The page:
Where ERP systems tend to lack the workflow rules that enable a complete set of business benefits to be realised, purpose-built eProcurement systems use workflow to enforce electronic authorisation, regardless of how complex the organisation's spend control hierarchy might be. And if they are easy to use, 'maverick' spenders will buy in to the strategy more readily. Employee workarounds that you previously never had sight of until the order was received will be no longer. What's more, as senior decision makers look to Procurement to deliver rapid cost savings, expectations of the chosen underlying system rise accordingly.

Managing working capital carefully

Managing working capital more carefully - and delivering savings to the bottom line - requires flexible payables automation so that spending cuts don't disrupt the business or its services. Spare capital can be put to work, financing early payment to suppliers - but only if the supplier data is properly captured and managed. This is meat and drink for the best-in-class eProcurement platform that has been designed from the ground up to encompass these degrees of complexity.

Many organisations have invested in technology to manage purchases after the event, but they rarely think about taking this to the next level. Take supplier or contract management, for example. There might be thousands of records in the ERP system database but the information they represent is untapped. How many of them are duplicated? What type of relationship do they represent? How could they be used to rationalise an authorised list of suppliers? Answer these questions and a vital link in the expenditure cycle will fall into place. By investing in a best-in-class system, an organization could itself establish best-in-class credentials for the way it manages its suppliers.

Financial controls that prevent the issue of duplicate invoices, automated invoice matching with orders, goods received and payment schedules, comprehensive reports that are delivered via the latest web technology and incorporate key pipeline data - so often missing from disparate and multiple types of ERP systems lurking in the depths of the organisation - these are all deliverable by best-in-class platforms from the moment of implementation.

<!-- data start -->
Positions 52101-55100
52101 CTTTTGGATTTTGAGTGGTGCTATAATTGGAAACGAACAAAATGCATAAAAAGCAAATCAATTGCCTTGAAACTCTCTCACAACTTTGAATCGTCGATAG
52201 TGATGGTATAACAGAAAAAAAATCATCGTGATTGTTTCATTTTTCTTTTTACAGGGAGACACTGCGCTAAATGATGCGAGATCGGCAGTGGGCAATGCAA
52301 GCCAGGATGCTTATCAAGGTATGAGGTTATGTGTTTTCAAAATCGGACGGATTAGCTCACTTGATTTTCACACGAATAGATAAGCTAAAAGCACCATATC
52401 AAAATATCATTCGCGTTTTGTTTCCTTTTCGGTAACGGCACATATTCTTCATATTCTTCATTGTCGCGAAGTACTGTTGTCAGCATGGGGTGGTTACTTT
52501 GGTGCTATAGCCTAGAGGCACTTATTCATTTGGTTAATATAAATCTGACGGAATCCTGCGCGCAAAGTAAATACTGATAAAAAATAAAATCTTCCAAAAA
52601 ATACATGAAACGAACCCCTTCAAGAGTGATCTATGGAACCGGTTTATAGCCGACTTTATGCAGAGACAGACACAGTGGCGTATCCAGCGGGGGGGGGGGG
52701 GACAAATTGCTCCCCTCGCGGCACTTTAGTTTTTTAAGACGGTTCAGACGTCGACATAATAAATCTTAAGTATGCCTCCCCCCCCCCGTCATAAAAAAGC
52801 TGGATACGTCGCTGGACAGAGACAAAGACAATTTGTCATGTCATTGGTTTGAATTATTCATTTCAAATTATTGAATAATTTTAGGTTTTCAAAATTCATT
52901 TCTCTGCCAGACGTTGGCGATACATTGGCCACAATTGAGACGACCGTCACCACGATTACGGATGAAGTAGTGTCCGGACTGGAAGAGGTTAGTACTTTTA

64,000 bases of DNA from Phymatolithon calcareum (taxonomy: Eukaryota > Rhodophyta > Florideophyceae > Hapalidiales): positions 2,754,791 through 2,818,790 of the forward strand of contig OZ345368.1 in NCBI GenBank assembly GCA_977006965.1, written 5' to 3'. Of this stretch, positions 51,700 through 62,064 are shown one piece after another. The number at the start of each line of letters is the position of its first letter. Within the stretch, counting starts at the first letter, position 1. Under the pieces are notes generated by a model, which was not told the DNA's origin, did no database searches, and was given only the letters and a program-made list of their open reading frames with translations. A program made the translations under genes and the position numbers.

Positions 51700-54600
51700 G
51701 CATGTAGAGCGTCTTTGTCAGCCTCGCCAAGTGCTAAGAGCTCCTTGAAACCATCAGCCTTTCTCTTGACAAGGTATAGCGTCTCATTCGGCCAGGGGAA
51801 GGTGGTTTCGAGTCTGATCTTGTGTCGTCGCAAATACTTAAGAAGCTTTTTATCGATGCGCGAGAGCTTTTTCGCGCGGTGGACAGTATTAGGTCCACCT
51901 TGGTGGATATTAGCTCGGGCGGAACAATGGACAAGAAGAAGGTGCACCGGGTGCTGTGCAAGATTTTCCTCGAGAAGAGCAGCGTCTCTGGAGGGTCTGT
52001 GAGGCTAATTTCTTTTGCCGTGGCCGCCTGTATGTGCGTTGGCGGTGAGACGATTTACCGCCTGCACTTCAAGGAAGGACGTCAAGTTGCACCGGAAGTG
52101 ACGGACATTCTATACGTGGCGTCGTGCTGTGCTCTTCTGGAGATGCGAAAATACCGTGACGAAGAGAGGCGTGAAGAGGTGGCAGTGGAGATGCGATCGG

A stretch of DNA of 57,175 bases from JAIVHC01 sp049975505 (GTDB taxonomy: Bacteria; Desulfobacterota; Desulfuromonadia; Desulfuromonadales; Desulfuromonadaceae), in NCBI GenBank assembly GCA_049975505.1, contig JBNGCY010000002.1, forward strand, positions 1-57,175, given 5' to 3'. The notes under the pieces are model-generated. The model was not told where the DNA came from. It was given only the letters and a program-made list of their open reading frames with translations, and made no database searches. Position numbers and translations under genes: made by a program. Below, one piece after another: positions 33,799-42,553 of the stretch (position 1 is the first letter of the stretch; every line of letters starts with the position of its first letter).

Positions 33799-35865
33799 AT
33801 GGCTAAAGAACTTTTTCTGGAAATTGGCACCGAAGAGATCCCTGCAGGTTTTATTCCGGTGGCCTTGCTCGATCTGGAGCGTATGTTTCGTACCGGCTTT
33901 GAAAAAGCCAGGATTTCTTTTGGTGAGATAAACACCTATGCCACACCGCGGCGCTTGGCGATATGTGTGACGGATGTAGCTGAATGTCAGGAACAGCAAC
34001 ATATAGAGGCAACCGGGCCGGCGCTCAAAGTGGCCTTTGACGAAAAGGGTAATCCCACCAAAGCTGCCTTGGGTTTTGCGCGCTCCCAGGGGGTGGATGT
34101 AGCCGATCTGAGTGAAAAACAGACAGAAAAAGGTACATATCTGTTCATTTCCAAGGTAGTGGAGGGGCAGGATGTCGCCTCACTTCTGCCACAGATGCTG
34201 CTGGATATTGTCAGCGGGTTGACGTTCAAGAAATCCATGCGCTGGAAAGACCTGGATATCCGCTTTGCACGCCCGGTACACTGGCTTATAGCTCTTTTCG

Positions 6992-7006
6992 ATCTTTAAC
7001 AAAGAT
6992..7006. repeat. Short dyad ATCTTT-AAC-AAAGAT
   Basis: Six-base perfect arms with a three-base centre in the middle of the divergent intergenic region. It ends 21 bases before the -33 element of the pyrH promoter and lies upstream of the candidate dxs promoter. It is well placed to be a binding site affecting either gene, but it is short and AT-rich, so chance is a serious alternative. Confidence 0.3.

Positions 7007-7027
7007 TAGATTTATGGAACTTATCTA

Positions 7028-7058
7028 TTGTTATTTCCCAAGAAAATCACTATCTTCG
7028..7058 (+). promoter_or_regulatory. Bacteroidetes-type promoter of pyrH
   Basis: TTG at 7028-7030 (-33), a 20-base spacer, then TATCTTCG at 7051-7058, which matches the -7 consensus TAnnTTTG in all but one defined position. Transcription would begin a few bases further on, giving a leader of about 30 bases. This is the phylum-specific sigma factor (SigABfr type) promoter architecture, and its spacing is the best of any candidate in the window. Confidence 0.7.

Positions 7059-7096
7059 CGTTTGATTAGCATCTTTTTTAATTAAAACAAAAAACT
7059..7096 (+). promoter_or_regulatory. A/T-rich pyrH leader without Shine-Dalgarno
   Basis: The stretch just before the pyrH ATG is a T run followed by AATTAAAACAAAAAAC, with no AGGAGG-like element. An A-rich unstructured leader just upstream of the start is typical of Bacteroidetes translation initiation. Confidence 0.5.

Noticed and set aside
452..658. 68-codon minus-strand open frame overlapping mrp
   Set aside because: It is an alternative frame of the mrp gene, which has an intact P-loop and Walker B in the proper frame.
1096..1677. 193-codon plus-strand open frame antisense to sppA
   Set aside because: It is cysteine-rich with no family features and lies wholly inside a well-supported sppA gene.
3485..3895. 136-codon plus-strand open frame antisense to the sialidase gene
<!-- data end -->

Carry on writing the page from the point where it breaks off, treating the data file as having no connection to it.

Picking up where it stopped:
Why compromise with ERP?

When it comes to seizing the chance to take control of the complete expenditure cycle on this scale, why would you compromise? Particularly when it also constitutes a great opportunity to consolidate the way your existing ERP investment underpins the business. ERP alone can't cure a 'maverick' spend epidemic but an integrated best-in-class eProcurement/ERP partnership offers a potentially mighty solution that could bridge the considerable Spend Management gaps in a 'pure' ERP system.

Leverage existing ERP investments

Consider using the eProcurement system as a front-end requisition engine, feeding into your established ERP modules. These were never designed as intuitive interfaces and will always be anathema to casual users, who will habitually find ways to work around applications they don't understand and will consequently make themselves invisible to Finance. An eProcurement system will drive compliance and authorisation.

Even as an interim solution, without the significant overheads of an ERP implementation, a best-in-class system can deliver immediate and significant cost savings. Once they are established as a mechanism for streamlining the complete expenditure cycle, proving them on the CAPEX front and delivering quick savings to gladden the heart of the most cynical CFO, many organizations decide to continue using them.

Best-in-class: ahead of the curve

Because best-in-class vendors are constantly refining and adding to their technological capability, new modules that enhance the value of the investment and lower the risk of driving through a Spend Management strategy emerge regularly, giving more choice in terms of scale, implementation and integration.

Let's face it best-in-class vendors, like PROACTIS, eat, sleep and breathe Spend Control and eProcurement. Can your organisation really compromise when it comes to the cost-containment agenda?